By Ray Stern
By Ray Stern
By New Times
By Amy Silverman
By Stephen Lemons
By Stephen Lemons
By Monica Alonzo
By Chris Parker
Shortridge's notes show that he also kept the Cardinals owner informed as he located two additional male adult tortoises on the site, and as he observed the female, in June, build a nest and lay five eggs.
"Reported to Mr. B that there wasn't a thing we could do about the situation, not after the female laid eggs," wrote Shortridge on June 25.
Farrell explains the quandary that Shortridge and the Cardinals found themselves in:
"According to state guidelines, developers planning to move more than five tortoises for a construction project must notify the Game and Fish Department and ask for guidance. Shortridge had initially found four tortoises on the site, and the Bidwills might have figured they could still take care of things relatively quietly. But when the adult female laid eggs and then all five of those eggs hatched, that plan was shot to hell. All of a sudden they had nine tortoises and a huge bureaucratic headache. It's no mystery why the Bidwills came to believe these tortoises needed to disappear."
Shortridge continued to observe the nest, but heard nothing from Bidwill. Then, on July 10, the Cardinals bought out the remainder of his contract. Shortridge, who has since taken a position with the Colorado State Department of Natural Resources, did not answer numerous calls.
Internal team documents, however, show that Shortridge's abrupt departure came over the objections of then-general manager Bob Ferguson.
"It was the first sign of a split over this issue that would later grow to consume the entire team," Farrell says.
Nothing seems to have been done about the tortoises for weeks. Finally, with the football season under way and the Tourism and Sports Authority nearing a decision between the Glendale and Mesa stadium sites, Bidwill apparently concluded it was time to make the tortoise problem disappear.
Documents show that Bidwill entrusted the job of removing the tortoises to the team's longtime compliance officer, Frank Jantzen.
Team sources describe Jantzen, a personal friend of Bill Bidwill's, as a gregarious if somewhat diminutive man in his 40s known for his taste in exotic cars, flavored vodkas and younger women. At the time Farrell estimates Jantzen first began to move the reptiles – early October – it was common knowledge inside the team that Jantzen was romantically involved with a member of the Arizona Cardinals cheerleading squad.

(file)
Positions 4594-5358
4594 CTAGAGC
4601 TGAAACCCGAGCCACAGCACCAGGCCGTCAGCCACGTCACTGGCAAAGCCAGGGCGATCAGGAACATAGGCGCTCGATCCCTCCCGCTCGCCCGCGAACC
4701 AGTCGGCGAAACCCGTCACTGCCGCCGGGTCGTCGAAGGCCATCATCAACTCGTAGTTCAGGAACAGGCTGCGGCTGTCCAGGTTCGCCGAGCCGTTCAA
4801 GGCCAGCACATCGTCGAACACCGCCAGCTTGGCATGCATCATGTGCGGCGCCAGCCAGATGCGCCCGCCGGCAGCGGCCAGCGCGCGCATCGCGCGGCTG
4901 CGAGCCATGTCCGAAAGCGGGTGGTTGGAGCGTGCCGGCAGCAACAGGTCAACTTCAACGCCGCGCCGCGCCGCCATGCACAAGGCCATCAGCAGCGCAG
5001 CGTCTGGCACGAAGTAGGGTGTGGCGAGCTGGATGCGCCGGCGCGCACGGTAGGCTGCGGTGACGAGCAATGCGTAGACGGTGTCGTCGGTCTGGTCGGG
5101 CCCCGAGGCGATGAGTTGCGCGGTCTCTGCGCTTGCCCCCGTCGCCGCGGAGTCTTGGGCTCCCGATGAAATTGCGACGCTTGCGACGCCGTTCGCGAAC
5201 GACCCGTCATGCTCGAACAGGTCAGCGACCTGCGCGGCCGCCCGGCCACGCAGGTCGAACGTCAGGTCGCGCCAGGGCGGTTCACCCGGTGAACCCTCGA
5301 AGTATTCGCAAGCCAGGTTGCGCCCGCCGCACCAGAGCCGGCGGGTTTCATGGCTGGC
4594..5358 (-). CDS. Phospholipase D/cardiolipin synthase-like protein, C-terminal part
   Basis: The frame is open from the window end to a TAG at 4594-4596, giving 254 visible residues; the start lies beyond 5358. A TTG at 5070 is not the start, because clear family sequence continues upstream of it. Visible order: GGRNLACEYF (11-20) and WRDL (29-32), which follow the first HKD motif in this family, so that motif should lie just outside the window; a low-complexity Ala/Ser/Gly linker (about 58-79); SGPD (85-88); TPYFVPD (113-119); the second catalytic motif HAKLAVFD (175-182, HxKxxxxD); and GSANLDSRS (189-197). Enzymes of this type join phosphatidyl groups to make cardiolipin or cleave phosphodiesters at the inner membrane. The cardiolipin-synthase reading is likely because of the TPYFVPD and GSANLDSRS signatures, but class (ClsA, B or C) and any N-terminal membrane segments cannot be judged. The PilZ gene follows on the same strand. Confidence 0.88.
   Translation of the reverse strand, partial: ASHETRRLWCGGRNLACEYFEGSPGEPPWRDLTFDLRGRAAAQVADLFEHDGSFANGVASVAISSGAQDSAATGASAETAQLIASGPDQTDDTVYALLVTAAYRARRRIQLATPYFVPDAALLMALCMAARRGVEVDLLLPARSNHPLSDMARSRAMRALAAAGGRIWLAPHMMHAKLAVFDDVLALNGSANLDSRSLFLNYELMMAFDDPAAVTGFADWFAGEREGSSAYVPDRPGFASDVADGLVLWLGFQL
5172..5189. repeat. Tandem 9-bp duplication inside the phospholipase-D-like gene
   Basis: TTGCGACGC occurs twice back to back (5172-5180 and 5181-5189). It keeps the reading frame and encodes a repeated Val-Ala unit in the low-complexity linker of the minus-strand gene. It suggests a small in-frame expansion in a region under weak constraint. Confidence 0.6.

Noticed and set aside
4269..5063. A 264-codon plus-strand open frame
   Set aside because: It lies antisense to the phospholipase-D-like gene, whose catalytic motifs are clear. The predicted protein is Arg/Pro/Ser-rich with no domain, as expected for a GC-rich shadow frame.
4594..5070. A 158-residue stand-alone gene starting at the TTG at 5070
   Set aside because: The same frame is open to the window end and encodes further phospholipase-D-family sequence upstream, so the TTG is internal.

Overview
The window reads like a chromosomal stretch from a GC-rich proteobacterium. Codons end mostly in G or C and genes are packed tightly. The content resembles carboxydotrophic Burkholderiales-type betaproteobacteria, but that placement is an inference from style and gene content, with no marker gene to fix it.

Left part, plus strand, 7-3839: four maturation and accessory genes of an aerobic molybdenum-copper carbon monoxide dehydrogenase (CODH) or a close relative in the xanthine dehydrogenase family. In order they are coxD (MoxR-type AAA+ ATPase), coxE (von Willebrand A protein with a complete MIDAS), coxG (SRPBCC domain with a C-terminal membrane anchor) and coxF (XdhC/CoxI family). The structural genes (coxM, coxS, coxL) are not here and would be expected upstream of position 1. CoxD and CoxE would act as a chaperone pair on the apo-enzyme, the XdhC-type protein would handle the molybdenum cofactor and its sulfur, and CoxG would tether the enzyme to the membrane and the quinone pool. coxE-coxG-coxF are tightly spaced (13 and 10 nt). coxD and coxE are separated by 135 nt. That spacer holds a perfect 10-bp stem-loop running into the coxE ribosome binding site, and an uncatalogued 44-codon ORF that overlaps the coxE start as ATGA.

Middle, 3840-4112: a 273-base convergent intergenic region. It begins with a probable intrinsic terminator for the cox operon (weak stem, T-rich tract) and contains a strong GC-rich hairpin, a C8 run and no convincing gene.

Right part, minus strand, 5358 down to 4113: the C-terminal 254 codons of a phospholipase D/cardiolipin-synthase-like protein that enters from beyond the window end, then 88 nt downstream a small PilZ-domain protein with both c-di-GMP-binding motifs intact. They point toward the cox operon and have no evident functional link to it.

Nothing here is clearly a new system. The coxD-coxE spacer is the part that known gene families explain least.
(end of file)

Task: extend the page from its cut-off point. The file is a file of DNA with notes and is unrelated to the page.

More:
Jennifer Morgan (not her real name) was a recent addition to the troupe, an ASU student who, in her Web site biography, describes herself as an ardent animal lover who enjoys working with autistic children.
It was Morgan who, after learning from Jantzen that the team was removing the tortoises illegally, eventually came forward, contacting Farrell and feeding him internal team documents that other similarly outraged insiders had smuggled to her.
New Times agreed to Farrell's request to keep Morgan's real name hidden.
"She's already feeling the heat," Farrell says. Recently, he points out, her photograph was removed from the Cardinals' official cheerleaders Web site.
Morgan initially agreed to speak with New Times, but later, on the advice of her attorney, changed her mind. But Farrell turned over transcripts of his taped interviews with her, sessions that he intends to include in the consortium's court filings.
According to Morgan, Jantzen first told her about the tortoises on October 8.
From the transcript: "Frank said he wanted to find the turtles a nicer home than a field in Glendale, so he told me he was going to pick up the mother and five babies, drive to Tempe and put them into the Town Lake. He said they'd be happier there. . . . That asshole. I told him, Do you think just because I'm a cheerleader I don't know that desert tortoises can't swim?' He then changed his story and said he was supposed to move the turtles to a safe place. But he never said where."
Morgan said Jantzen wouldn't talk about the tortoises after that confrontation. But later, in a futile bid to regain her affections, Jantzen produced an undated photograph taken of the five juveniles, cradled in his hands.
Farrell obtained a copy of the photo, but he says it's been impossible to determine when or where it was taken.
"She suspected that some tortoises were left at the location. And as for the babies, Jantzen wouldn't tell her anything," Farrell says.
"And you have to remember what was happening at that time. Just the week before," Farrell adds, "the state Court of Appeals had rejected John F. Long's attempt to overturn a ruling on the legality of the Tourism and Sports Authority. As far as [Jennifer] knew, the stadium was a done deal, and bulldozers would soon be heading out to bear down on those tortoises."
"It was an exciting game, but Jennifer looked terrible," says another cheerleader, Cyndee Embry. "When I asked her what was wrong, she blurted out the whole thing. About Frank, about the turtle babies. It was unbelievable. But plenty of people on the sidelines overheard it."